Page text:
2- Internet users have more time to compare offers, which is why you should make sure to update your digital platforms (social media accounts, Google My Business profile, website) and product availability on your e-commerce sites, create more blog posts and even, if time permits, make a FAQ section for your website.


3- Tips for B2B companies: improve your website’s “Services” page. Do you have a white paper lying around? Publish it online. These moves will pay off in the medium term, when the economy is expected to recover. Say your business model no longer requires the usual investments in search engine management—that’s great! Use the freed-up budget to work on your organic content instead.


4- Internet users (nearly) always favour organic results, especially when they have time to compare what’s on offer. With better-targeted traffic and an improved user experience, you’ll be boosting your visibility in the medium and long term.



After the crisis

Keep in mind that this rough situation will eventually pass. It can take a long time for a business to design a good marketing plan that combines relevant content with an effective media strategy—it’d be a shame to waste all these efforts by shutting down your communication and marketing actions and processes.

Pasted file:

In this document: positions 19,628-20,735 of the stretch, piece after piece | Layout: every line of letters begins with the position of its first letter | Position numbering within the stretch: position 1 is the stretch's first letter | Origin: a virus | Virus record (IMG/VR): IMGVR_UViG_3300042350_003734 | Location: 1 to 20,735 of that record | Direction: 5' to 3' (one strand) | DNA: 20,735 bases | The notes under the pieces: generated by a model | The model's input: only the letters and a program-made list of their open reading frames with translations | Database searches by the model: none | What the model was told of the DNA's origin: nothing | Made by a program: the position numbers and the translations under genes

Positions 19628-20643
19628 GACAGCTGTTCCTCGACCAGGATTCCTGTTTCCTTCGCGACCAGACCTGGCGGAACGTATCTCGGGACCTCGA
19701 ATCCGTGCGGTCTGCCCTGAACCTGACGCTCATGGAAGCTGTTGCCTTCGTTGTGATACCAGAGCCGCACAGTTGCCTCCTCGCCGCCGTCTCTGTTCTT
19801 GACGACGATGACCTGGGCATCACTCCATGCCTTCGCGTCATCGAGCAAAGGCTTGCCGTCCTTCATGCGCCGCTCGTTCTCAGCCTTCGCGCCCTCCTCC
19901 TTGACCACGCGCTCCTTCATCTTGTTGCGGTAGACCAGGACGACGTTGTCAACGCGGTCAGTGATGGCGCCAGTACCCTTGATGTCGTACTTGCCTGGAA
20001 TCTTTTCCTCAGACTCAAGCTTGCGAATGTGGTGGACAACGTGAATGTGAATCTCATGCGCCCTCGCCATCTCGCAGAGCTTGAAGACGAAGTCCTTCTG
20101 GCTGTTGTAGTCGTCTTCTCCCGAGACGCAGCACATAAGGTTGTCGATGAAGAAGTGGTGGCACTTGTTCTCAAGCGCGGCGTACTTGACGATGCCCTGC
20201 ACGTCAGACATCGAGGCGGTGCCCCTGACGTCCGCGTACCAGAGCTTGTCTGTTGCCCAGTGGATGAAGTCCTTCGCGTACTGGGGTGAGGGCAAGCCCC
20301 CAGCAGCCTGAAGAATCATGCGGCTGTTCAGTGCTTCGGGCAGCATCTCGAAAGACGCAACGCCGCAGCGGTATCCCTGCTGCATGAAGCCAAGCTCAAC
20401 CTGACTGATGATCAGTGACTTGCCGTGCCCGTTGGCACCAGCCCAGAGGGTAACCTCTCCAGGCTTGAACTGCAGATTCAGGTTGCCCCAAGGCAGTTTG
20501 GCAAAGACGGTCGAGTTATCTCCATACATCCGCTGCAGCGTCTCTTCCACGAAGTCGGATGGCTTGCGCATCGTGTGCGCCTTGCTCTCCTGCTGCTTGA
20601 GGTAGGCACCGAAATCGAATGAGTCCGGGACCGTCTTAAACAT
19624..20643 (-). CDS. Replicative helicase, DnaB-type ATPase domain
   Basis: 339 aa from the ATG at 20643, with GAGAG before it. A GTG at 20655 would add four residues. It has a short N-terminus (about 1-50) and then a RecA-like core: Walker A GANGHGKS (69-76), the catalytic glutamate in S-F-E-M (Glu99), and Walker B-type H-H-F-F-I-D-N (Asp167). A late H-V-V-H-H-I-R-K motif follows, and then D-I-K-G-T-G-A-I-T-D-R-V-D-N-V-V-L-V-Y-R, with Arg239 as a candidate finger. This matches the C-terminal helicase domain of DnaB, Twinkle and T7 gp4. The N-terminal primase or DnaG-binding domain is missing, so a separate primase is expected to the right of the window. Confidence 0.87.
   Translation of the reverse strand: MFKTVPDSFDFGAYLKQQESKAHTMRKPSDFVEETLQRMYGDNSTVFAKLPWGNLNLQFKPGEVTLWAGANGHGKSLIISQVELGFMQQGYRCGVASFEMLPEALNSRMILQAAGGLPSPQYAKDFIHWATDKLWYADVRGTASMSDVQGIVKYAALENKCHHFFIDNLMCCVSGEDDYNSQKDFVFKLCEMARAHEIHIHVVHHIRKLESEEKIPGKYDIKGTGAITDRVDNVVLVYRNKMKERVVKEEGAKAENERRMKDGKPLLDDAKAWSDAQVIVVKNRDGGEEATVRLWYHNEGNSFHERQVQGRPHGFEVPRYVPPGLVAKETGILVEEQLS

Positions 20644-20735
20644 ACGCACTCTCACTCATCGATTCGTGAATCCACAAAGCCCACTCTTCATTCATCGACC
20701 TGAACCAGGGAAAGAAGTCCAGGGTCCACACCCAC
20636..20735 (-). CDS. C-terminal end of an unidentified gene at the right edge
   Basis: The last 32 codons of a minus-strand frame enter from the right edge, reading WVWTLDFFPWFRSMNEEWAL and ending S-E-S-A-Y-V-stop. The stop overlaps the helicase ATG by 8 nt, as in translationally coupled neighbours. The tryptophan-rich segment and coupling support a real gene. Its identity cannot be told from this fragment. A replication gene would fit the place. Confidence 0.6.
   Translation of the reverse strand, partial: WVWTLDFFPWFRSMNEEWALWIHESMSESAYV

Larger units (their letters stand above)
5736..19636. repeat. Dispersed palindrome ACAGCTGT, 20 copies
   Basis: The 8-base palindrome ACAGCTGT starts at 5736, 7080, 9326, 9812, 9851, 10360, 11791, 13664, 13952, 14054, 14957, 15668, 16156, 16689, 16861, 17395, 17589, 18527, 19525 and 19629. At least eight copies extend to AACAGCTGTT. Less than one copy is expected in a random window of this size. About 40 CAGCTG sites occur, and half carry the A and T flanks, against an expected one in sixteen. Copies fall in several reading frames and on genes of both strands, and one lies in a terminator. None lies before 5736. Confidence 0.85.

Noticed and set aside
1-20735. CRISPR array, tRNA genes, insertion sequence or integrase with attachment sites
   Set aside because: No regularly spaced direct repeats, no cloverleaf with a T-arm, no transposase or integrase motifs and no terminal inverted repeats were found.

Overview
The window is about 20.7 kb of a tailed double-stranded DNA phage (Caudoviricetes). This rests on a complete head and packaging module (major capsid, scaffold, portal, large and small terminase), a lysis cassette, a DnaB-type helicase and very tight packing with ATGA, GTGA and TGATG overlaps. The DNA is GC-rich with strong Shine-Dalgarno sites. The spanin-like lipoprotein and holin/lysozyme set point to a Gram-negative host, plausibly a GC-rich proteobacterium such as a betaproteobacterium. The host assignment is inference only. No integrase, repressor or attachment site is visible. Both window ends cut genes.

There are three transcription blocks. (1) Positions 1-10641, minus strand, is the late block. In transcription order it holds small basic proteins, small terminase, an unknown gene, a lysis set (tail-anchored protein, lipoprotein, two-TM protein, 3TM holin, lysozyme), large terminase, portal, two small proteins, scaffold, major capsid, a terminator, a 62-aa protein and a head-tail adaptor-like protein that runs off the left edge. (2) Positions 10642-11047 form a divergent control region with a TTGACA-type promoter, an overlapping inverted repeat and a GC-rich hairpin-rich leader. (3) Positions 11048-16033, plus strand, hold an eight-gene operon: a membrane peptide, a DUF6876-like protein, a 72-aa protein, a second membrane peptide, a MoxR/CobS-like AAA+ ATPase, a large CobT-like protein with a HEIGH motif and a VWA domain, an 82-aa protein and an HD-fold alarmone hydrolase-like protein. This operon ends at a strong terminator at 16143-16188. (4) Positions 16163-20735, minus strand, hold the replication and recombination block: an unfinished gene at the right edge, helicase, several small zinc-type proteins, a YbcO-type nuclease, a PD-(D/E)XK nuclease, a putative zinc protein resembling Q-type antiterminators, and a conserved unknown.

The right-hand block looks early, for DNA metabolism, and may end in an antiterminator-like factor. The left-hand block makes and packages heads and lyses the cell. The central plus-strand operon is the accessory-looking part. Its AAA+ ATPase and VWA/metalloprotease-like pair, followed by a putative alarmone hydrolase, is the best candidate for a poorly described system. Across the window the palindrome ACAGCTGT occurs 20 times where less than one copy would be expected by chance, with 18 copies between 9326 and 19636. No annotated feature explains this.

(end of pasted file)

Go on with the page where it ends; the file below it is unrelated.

As much as possible, view this context as a chance to strengthen your marketing tools. This will give you a leg up on your competition when economic recovery begins. Conversely, sticking to the status quo could lead to a drop in performance over several months.  Ultimately, this will lead to more jobs in web marketing

The golden age of drop shippers and opportunistic companies is behind us. People want something authentic, something real. By weathering the crisis alongside your customers, you’ll be proving your worth to them, and they’re sure to show their gratitude in the short, medium and long term!



What about Rablab? How are we coping with the crisis?

Our industry certainly hasn’t been spared. Most service companies are experiencing a significant slowdown in their activities, and we’re no exception.


We made the joint decision to set aside our short-term objectives in order to refocus on the essentials: our people, our process and our clients. We’re working together (albeit from home!) to improve our knowledge and approaches for the benefit of our clients in order to reaffirm our position in the market as a top-tier digital partner.




With or without a crisis going on, the Rabfam will always work with rigour, expertise and a collaborative spirit to achieve the digital objectives of our clients.

Let’s stay positive!

– Maxime